One student project involved identifying migrant camps as a community in need, and assessing the community through surveys and key informant interviews.  When the data showed that migrant workers often lack knowledge of health information and access to healthcare services, students mapped locations of migrant camps near Charleston, SC in relation to urgent care facilities and shared the data with the migrant outreach workers from a local community health center. Later, an intervention was developed to provide hands on CPR and first aid instruction to 60 workers. This project displays successful application of CHM tools in an educational and community context resulting in an intervention that may offer real change.

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Map of MUSC Population Health student’s capstone project showing the locations of migrant camps and urgent care facilities in Charleston, SC.

CHM Workshop at the National Tribal Forum in Spokane, WA

This week the Community Health Maps team is heading to Spokane, Washington to teach a workshop at the National Tribal Forum for Excellence in Community Health Practice! We are honored to participate and engage a new community of mappers.2016-08-29_161231

It is a four hour workshop and by the end attendees will have:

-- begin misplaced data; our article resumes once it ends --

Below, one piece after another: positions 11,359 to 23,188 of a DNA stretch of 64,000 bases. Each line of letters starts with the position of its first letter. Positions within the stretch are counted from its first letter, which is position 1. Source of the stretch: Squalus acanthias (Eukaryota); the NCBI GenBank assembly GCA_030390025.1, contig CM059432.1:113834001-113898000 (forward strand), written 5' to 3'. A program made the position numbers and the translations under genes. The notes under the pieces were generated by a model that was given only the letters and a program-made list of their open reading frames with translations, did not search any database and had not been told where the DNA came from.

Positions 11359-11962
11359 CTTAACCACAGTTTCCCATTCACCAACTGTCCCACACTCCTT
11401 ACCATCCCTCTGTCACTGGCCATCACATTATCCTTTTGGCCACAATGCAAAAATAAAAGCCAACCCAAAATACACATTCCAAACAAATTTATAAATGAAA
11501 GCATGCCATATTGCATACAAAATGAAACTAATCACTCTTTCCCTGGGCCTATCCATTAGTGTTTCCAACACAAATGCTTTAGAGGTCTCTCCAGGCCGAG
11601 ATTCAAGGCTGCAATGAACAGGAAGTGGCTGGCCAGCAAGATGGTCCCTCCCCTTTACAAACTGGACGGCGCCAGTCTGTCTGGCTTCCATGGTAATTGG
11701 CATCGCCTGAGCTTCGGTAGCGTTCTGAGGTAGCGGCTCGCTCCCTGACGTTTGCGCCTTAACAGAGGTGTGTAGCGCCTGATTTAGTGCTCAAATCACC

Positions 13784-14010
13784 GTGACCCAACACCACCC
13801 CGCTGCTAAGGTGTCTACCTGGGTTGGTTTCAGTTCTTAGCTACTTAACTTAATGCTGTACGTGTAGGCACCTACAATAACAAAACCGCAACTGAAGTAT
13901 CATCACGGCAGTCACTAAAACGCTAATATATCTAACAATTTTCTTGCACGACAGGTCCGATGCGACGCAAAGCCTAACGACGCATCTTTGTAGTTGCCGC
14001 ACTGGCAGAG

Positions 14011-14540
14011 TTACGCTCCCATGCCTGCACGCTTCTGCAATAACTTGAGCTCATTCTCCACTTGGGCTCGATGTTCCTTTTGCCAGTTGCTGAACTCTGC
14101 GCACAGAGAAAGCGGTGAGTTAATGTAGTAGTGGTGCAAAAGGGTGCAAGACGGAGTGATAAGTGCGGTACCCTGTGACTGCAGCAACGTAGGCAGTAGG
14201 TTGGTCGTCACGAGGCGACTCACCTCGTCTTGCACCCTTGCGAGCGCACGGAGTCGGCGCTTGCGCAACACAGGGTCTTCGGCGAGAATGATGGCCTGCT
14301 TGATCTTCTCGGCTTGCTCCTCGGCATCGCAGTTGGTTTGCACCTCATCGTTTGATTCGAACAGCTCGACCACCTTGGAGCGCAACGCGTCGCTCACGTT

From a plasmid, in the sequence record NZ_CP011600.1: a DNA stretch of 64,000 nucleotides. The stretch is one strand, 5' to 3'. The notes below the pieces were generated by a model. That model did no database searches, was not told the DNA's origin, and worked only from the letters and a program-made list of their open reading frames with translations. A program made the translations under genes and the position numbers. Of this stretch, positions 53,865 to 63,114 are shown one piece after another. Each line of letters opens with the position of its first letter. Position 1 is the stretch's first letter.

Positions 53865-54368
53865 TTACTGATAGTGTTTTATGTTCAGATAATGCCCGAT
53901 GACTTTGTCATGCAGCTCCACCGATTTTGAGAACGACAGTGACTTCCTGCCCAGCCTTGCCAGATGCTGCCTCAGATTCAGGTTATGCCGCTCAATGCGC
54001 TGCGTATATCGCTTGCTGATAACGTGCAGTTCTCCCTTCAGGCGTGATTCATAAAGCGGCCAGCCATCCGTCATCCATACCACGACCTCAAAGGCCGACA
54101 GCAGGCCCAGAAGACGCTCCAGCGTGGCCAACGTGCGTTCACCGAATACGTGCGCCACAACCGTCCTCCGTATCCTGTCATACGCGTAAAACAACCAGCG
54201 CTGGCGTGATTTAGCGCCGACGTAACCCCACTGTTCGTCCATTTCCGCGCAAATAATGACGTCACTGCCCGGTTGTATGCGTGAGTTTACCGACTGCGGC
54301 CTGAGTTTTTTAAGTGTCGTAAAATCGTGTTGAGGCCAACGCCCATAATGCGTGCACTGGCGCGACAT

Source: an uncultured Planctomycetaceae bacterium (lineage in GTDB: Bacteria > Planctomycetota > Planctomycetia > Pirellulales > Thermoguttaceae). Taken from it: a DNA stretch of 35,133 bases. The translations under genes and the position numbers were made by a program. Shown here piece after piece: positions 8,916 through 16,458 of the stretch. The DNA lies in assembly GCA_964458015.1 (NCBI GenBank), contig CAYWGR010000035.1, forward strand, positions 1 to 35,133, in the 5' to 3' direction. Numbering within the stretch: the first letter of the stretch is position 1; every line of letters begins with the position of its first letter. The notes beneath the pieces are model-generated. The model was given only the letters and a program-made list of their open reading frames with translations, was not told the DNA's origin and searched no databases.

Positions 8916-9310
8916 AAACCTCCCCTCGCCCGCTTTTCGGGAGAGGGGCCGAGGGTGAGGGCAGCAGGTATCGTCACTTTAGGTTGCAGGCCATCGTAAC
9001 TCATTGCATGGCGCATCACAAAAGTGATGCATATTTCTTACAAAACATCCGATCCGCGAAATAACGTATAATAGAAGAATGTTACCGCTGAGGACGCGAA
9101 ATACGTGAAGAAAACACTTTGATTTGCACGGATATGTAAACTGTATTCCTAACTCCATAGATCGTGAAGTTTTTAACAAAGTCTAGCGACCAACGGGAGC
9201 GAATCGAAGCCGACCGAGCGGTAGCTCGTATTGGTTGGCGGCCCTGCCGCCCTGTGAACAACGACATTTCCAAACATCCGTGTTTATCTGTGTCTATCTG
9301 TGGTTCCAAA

• Built their own data collection form in Fulcrum
  • Gone outside and collected some points
  • Made an online map of what they collected in Carto
  • Learned how to work with QGIS!

We’ll report back on how it goes when we return. Stay tuned!

CartoDB Rebranded as Carto

Community Health Maps has long recommended the use of CartoDB for those interested in low cost online mapping and data visualization. In fact, CHM caught the beginning of this wave because CartoDB wasn’t even launched until 2012!

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Original CartoDB logo

Early last month (July 2016) CartoDB was rebranded as Carto, which includes a new logo. However, once you get beyond the new logo your current account page including your data and maps remains unchanged.  You can still build maps the way you always have in what is now known as Carto Editor.

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New Carto logo

The main difference is that Carto now offers up a new interface named Carto Builder. The good news for Community Health Mappers is that their goal with Carto Builder is to introduce an updated interface. One that still does not require complex geospatial skills and programming. With Carto Builder they aim to make Location Intelligence (LI) more accessible to more people.  This means it will give you point and click access to deeper analysis of your data. Builder will have all the functionality currently found in Editor along with the new tools.

Eventually Carto Editor will be phased out and Carto Builder will be the interface everyone uses. You can request early access to Carto Builder here: http://go.carto.com/request-beta-access. New users of Carto will be given access the the Carto Builder in phases, over the next several months. All existing maps and data will be seamlessly migrated to the new interface. The following page answers Frequently Asked Questions about the migration from Editor to Builder: https://carto.com/docs/carto-builder/faqs/

Once the migration is complete I will post about the new functionality. Stay tuned!